SolveYourProblem Article Series: Cancer
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What is Stage B, Stage C & Stage D Prostate Cancer?

Stages A, B, and certain stage C disease include cancers that have not spread; they have not spawned new tumor colonies in other tissues away from the prostate gland. Some stage C and all stage D disease consists of tumors that have already spread beyond the prostate capsule either by direct extension (growth into surrounding tissue) or metastases.

Stage B

Stage B cancers are palpable - meaning large enough to be felt as a nodule or hardening in the peripheral zone of the prostate gland during a rectal examination, which is generally how they are diagnosed. They usually do not cause any symptoms or discomfort, although some men may have urinary symptoms that were believed to be related to BPH.

B1 designates a small nodule found only on one lobe, while large or multiple nodules are usually staged as B2 disease. All stage B tumors are those still localized to the gland, with no metastases or direct extension to surrounding tissue. However, at the time of surgery, they are often found to be more extensive - pointing to a limitation in our ability to stage cancer "clinically" before treatment is undertaken.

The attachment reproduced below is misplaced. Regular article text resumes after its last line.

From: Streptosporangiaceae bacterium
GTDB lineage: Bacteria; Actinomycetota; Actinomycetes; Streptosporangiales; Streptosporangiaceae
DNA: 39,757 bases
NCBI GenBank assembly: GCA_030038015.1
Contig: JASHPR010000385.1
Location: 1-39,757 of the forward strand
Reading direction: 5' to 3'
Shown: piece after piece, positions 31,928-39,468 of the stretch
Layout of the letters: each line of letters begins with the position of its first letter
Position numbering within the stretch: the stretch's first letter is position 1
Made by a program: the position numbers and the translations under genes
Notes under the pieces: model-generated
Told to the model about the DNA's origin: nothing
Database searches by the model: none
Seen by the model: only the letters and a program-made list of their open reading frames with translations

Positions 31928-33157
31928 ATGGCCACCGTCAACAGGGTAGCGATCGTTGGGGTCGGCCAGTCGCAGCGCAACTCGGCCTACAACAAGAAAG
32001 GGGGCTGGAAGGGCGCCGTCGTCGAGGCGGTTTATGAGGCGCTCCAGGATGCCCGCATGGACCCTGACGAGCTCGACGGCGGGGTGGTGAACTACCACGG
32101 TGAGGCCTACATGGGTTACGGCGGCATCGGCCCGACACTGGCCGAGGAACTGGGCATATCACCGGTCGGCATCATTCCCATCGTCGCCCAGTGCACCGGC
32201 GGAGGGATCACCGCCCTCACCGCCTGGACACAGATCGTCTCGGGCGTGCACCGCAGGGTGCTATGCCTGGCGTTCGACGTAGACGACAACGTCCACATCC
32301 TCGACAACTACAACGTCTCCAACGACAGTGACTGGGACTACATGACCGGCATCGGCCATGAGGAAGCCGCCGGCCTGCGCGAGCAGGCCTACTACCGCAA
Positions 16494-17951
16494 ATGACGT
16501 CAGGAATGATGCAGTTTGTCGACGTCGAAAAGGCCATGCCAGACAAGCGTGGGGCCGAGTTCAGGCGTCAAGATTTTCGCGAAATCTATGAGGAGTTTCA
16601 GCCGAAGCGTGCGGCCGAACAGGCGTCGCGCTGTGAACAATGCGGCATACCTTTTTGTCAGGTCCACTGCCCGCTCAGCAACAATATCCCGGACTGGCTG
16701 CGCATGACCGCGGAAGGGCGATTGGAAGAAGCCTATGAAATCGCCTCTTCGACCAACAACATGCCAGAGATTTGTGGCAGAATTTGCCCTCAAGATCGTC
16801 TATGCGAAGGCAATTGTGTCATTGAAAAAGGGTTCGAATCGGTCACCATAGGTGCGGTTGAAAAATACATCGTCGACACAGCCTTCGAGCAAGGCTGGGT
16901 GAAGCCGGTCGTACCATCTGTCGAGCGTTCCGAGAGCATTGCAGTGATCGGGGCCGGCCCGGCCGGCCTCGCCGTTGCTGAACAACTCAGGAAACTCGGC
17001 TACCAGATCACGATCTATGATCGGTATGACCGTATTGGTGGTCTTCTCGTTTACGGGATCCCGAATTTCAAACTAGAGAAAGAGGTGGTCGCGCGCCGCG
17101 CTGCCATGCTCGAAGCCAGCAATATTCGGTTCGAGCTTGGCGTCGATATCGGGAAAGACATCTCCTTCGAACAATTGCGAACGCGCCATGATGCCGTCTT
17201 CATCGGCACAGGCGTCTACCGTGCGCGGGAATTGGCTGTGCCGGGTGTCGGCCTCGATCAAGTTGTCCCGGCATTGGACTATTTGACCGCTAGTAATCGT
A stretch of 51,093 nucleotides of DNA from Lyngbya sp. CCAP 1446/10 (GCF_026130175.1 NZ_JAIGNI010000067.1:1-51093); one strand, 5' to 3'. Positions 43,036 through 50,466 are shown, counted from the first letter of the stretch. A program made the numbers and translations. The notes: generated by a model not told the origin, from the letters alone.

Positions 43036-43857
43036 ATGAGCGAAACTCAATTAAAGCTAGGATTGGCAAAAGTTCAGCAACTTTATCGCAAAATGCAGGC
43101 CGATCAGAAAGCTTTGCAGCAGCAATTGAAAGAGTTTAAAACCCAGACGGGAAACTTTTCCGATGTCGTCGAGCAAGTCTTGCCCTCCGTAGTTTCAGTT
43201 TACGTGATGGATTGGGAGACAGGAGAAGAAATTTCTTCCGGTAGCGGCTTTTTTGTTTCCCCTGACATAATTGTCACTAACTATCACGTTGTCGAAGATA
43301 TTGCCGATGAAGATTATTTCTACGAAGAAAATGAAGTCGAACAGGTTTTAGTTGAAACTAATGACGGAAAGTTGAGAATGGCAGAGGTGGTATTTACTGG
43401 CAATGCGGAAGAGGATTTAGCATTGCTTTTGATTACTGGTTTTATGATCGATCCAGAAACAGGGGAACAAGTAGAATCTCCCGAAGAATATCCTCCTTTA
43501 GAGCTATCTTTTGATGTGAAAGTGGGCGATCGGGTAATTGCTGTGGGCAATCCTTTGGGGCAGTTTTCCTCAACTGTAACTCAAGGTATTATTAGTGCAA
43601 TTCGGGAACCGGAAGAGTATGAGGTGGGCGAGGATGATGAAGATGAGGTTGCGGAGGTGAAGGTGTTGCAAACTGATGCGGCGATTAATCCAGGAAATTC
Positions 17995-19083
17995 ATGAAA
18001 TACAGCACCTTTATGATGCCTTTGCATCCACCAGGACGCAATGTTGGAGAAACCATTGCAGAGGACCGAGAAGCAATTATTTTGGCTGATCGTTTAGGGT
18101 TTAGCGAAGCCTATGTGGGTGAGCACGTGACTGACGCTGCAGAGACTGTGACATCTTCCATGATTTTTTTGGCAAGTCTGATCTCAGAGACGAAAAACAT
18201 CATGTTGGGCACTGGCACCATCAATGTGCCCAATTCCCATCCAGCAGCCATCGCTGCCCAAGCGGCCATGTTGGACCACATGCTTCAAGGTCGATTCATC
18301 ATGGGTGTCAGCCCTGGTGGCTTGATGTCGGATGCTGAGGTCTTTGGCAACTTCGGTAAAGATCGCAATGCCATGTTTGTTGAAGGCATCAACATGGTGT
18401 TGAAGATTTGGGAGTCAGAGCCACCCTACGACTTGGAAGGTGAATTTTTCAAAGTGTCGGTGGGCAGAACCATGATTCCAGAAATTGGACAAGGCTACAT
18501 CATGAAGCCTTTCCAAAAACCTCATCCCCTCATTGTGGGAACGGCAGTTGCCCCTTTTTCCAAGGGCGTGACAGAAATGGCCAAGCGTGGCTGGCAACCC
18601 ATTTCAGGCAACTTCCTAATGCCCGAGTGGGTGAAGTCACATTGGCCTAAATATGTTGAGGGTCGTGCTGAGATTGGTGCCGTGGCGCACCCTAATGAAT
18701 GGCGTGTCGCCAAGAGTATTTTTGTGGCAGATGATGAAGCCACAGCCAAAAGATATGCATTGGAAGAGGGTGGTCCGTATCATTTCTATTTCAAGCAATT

Stage C

Stage C tumors have spread through most or all of the prostate gland, making it rock hard, and have pushed past the borders of the prostate into surrounding structures. C1 is the category often used for disease that has spread outside the prostate capsule but not to the seminal vesicles, while C2 and C3 describe cancer that is believed to have spread to involve the seminal vesicles. Patients who have stage C cancers are often diagnosed after urinary symptoms cause them to seek medical help.

If the cancer has spread into the seminal vesicles adjacent to the prostate, the patient is still classified as having stage C disease, but often he will soon develop evidence of spread to distant organs. For this reason, some patients with stage C2 or C3 cancer will be treated as though they in fact have metastatic or stage D disease.

Stage D

Stage D is cancer that has metastasized to the lymph nodes or bone, or possibly other tissues as well. D1 is the substage used to describe patients who have cancerous cells detected in their lymph nodes, while D2 describes those who have actual metastases in the bone or sometimes other tissues. Two other subcategories are sometimes mentioned. Stage D3 is sometimes used to describe metastatic prostate cancer that has become resistant (refractory) to hormonal therapy.

You must understand that "D" does not stand for death. Men with stage D1 disease many times live out normal lives if they receive appropriate and timely treatment. Stage D2 disease can also be controlled for long periods of time, sometimes a number of years, before the cancer becomes resistant to our best available treatments.

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